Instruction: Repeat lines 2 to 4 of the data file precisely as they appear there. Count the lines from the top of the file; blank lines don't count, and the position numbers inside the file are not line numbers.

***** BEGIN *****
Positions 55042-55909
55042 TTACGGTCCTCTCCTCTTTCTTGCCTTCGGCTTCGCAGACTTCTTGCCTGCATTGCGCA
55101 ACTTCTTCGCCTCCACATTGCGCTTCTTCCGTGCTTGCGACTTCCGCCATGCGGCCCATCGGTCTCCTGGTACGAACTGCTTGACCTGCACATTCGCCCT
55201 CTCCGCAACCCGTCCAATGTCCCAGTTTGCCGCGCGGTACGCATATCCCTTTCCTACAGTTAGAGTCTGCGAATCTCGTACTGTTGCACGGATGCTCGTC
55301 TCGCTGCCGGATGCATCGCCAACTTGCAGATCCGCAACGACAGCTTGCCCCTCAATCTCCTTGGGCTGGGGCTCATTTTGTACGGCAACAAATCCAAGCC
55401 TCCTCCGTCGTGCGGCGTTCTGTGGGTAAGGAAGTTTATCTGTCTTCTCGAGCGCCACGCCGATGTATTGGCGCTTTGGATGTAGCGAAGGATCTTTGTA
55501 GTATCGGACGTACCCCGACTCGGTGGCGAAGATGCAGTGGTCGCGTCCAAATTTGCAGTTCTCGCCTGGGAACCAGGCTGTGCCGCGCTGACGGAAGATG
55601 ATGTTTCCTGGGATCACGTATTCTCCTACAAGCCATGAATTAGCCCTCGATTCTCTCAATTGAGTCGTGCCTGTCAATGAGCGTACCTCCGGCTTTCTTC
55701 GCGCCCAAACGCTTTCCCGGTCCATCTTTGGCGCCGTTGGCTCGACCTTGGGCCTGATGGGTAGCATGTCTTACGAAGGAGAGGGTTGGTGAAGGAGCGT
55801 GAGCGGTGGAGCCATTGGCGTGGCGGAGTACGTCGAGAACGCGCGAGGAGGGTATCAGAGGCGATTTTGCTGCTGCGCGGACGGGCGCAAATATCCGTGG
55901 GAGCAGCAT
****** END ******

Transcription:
55042 TTACGGTCCTCTCCTCTTTCTTGCCTTCGGCTTCGCAGACTTCTTGCCTGCATTGCGCA
55101 ACTTCTTCGCCTCCACATTGCGCTTCTTCCGTGCTTGCGACTTCCGCCATGCGGCCCATCGGTCTCCTGGTACGAACTGCTTGACCTGCACATTCGCCCT
55201 CTCCGCAACCCGTCCAATGTCCCAGTTTGCCGCGCGGTACGCATATCCCTTTCCTACAGTTAGAGTCTGCGAATCTCGTACTGTTGCACGGATGCTCGTC